• Methods to call must be public void. No idea if this is standard; all I know is, it's tripped me up at least twice.
  • To pass multiple parameters, or even a single parameter if it's not static in the editor, you have to create a class which inherits from UnityEvent<T0...T3> and use that for your UnityEvent field. To make it accept parameters when you Invoke() it, you have to explicitly select the dynamic variant from the dropdown menu.
  • Oh yeah also you get four parameters max, but I've never run up against that barrier (but I've also never used UnityEvent to link together whole gameplay systems before).

Again, I've no idea what other event systems are like--all I know is, UnityEvent lets me use the editor to connect systems~

(1 edit)

Honestly, I thought it would be, but it turns out that most of the supplemental mechanics didn't actually rely on any core mechanics beyond "character can move into this space when s/he wasn't before." UnityEvent is a beautiful thing, and I have absolutely been underutilizing it.

...Then again, I stayed up until about 5 in the morning struggling to add in the softball throwing, build out all the character abilities, and make enough levels to properly utilize at least three of the characters, so yeah, there was definitely a drawback to it :)

Huh. I said "completely different," didn't I....

I am so, so impressed. Awesome work, and a really amazing puzzle idea.

Worked fine on Chrome, incidentally.

My game was meant to have five characters, each of which has a unique ability. Not only did I decide to completely skip one ability so I'd have time to build actual levels, but I also couldn't think of anything to do with the replacement ability (which another character shared). Consequently, the game features two entire characters who only appear in the first, final, and semifinal levels, none of which make use of  character abilities at all~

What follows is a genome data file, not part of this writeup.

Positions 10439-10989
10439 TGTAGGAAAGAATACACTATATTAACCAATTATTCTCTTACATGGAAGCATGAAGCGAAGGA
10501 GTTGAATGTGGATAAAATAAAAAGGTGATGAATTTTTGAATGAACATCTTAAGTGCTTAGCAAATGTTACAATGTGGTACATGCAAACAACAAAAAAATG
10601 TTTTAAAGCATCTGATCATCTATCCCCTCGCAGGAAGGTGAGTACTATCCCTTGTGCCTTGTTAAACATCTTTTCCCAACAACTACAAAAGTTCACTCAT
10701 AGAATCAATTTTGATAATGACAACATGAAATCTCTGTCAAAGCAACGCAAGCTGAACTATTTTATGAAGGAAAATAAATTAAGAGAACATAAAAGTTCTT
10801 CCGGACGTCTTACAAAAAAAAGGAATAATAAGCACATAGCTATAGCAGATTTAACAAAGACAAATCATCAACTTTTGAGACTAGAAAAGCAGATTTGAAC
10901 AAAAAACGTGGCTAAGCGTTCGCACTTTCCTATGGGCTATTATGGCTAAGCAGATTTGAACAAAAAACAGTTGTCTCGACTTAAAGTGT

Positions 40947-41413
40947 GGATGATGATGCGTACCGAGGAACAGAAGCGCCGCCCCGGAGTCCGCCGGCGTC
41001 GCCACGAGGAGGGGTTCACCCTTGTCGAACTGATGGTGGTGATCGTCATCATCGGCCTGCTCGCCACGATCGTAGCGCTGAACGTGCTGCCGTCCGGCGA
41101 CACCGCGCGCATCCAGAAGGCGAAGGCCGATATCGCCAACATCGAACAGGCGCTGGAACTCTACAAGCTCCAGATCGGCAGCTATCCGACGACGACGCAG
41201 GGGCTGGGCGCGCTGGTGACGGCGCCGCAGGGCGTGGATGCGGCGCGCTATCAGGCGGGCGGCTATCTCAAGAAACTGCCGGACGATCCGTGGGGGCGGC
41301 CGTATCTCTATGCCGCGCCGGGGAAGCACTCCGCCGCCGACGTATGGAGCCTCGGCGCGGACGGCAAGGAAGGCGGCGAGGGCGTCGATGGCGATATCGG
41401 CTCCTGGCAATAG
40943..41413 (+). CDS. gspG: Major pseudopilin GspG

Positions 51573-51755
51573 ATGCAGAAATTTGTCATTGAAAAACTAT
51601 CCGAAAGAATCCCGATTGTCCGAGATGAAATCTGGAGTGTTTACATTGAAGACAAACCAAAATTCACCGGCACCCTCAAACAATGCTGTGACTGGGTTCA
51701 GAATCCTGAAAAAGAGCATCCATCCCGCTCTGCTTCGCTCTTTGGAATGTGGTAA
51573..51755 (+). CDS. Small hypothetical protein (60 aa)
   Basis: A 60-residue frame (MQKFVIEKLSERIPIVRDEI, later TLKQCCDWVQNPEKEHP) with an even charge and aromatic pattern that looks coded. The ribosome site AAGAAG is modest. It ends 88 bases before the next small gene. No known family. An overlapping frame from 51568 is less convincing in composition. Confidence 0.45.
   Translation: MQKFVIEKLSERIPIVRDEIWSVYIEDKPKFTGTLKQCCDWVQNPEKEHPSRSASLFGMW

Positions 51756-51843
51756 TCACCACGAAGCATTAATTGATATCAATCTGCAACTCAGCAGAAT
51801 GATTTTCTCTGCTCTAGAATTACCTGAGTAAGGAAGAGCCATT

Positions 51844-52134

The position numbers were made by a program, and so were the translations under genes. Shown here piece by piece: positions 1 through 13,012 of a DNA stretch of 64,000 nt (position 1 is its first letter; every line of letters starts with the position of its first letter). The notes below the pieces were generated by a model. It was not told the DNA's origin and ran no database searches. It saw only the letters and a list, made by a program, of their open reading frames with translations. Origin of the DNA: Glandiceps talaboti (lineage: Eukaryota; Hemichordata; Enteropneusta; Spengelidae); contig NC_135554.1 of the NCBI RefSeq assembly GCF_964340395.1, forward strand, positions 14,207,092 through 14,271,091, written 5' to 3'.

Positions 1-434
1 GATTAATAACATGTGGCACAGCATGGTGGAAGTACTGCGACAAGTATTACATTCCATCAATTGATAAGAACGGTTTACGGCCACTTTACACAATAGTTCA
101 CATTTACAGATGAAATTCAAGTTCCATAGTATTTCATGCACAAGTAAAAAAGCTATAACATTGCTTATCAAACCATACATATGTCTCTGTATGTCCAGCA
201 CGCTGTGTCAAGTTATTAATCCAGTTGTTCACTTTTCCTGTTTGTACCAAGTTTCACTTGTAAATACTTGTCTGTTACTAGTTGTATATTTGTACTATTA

On the note of the semifinal and final levels: the entire first day was spent trying to build a completely different game out of magnificently incoherent mechanics. Most of the levels were built on the second day, after completely replacing the core mechanics, but I decided to tack on levels 1 and 2 from the original game at the end, just to avoid having to make a proper ending screen.

Seconded! I may have to take note of that.

What the heck, I'll go for it.

No problem.

(1 edit)

Thanks. Glad to hear the reset button really was a help~

And I guess I did put some funny stuff in there, didn't I....

Heh, thanks. I guess I did have that sentence in there, didn't I?

Hey, came up with the darkness lore to explain away Unity's delays in GI updating, didn't you? ;)

Can't say mine is exactly horrific, but it does frame the core loop in terms of unwilling possession, so that's...kind of creepy, at least?

Really tight little game you've got here! Also lots of polish compared to the rest--darn teams and your extra manpower ;)

Definitely needs some polish, but leaping around like this is certainly fun enough. This could be a really addicting mobile game, actually. Seems to already have the screen orientation for it.

Heh. That was a weird little experience. Not a bad use of my time~

Now this is a delightfully quirky concept~